Up Front News
March 3, 2003
Evergreen Closed-End, Junk Fund IPO Raises $900 Million
Evergreen Investments of Boston last week launched the largest-ever initial public offering of a closed-end, high-yield bond fund, raising a record $900 million. If the fund's 15% over-allotment, shares-purchase option is exercised, that could push as high as $1 billion.
Merrill Lynch, Salomon Smith Barney, UBS Warburg and Wachovia Securities, the latter the parent company to Evergreen, were co-lead underwriters for the offering.
Ironically, that amount tops the previous record assets raised during the IPO of the Salomon Brothers High Income Fund II, the closed-end, high-yield bond fund that saw $855.9 million flood into its coffers. That fund debuted on May 22, 1998, according to Lipper. Now falling to third place in the high-yield IPO derby is the Dreyfus High Yield Strategies Fund, which began trading in April of 1998 after raising $799.2 million.
For closed-end funds, 1998 was the most recent year of the "junk," with a total of eight high-yield, closed-end funds premiering. But that wasn't a record number of offerings, according to Lipper. Ten years earlier, in 1988, a total of 10 high yield funds were launched.
The Evergreen Income Advantage Fund, which began trading Feb. 26, will be managed by Evergreen's high-yield group. The team, led by Prescott Crocker, currently manages a total of $2.4 billion in high-yield securities across Evergreen's mutual funds, separate accounts and commingled funds units.
The "It" Sector for '03
Several industry fixed-income portfolio managers and chief investment officers have predicted that high-yield securities could be "the" sector to be in for 2003. "This year, junk could be the best-performing asset class," proffered Don Ross, president and CIO of National City Investment Management Co. of Cleveland, advisor to the Armada Funds group.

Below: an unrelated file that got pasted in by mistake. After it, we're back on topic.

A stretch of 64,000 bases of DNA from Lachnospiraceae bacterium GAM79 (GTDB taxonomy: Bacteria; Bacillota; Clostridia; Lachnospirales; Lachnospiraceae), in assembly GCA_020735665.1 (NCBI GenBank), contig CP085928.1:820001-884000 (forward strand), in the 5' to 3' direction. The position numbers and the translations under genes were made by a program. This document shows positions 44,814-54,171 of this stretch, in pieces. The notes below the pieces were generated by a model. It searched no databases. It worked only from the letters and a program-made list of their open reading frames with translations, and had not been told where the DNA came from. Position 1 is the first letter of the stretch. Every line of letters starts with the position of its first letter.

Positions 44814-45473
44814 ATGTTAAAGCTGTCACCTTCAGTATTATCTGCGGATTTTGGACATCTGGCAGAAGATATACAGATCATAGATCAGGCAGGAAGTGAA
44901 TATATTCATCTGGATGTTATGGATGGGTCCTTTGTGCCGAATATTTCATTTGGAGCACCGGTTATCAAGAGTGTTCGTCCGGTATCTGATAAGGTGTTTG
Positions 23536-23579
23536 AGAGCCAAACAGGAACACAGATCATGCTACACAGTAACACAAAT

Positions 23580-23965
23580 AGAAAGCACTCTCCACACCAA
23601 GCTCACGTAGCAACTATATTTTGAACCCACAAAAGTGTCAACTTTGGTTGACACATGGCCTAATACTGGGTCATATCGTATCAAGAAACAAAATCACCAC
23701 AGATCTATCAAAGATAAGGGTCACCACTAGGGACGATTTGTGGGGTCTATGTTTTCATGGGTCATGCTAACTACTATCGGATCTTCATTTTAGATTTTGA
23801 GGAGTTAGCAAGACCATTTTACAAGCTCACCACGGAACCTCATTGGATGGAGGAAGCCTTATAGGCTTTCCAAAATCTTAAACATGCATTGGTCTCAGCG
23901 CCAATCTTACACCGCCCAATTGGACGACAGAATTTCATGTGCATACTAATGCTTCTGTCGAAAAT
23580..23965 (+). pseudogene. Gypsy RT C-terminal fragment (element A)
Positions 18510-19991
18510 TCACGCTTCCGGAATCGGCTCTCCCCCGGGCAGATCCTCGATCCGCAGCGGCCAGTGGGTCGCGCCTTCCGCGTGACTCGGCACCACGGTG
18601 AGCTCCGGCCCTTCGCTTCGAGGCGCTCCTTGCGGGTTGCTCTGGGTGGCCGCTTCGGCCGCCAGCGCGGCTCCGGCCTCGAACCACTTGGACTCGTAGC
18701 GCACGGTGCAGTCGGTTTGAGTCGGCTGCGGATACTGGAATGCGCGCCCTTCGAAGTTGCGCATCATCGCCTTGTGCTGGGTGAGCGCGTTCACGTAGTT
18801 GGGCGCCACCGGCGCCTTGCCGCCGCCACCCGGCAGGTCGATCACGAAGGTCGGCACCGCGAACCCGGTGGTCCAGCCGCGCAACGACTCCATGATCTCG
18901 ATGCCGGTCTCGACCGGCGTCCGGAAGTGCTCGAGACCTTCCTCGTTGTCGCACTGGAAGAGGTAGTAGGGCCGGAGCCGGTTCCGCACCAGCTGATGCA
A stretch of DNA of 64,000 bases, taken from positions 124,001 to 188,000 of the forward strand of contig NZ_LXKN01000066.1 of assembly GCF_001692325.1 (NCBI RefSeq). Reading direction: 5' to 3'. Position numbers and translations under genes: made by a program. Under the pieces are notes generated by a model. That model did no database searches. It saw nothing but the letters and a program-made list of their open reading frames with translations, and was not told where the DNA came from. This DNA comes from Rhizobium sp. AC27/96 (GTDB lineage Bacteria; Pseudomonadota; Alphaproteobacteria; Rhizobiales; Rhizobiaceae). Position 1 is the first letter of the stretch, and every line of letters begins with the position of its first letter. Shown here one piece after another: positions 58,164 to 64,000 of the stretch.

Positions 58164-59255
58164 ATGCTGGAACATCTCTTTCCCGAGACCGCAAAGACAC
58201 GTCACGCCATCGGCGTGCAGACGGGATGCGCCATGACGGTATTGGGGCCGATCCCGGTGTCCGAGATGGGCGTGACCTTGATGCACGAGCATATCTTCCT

So, what's driving sales of high-yield funds? Historically low long-term interest rates are compelling investors to seek out high-yield havens, said Don Cassidy, senior research analyst with Lipper. "The real question is whether this will prove to be a good time to buy high-yield securities," he said. Despite optimistic predictions, if the economy doesn't show a marked improvement, continuing high default rates could pose a threat to those with high-yield hopes, he added.
Evergreen attributes its success to the general expectation for interest rates to rise this year, which would make the high-yield asset class an attractive place to be, said Maryann Bruce, President of Evergreen Investment Services.
Evergreen also executed a guerilla sales and marketing operation, she added. Over the fund's 20-day public offering, Evergreen executives held 115 road shows in 22 cities, she said. It also held in-branch meetings with 1,255 representatives from its four underwriters, and executed an internal wholesaler phone-call blitzkrieg under which 100,000 phone calls were made. In addition, it was able to piggyback onto other conference calls being held at brokerage offices, and hosted a regular once-a-week chat with the fund's investment team. Some 650 individuals called in to participate, Bruce said.
While Evergreen has set a new record in the high-yield, closed-end universe, the fund isn't the overall IPO winner. Bragging rights for bringing to market the largest-ever closed-end fund belongs to MFS of Boston. In March of 1988, the MFS Intermediate Income Fund raised the still record $1.9 billion. But Van Kampen Investments of Chicago gave MFS a run for its money as sponsor of the second-largest IPO ever. The Van Kampen Senior Income Fund debuted on June 24, 1998, flush with a hefty $1.8 billion.
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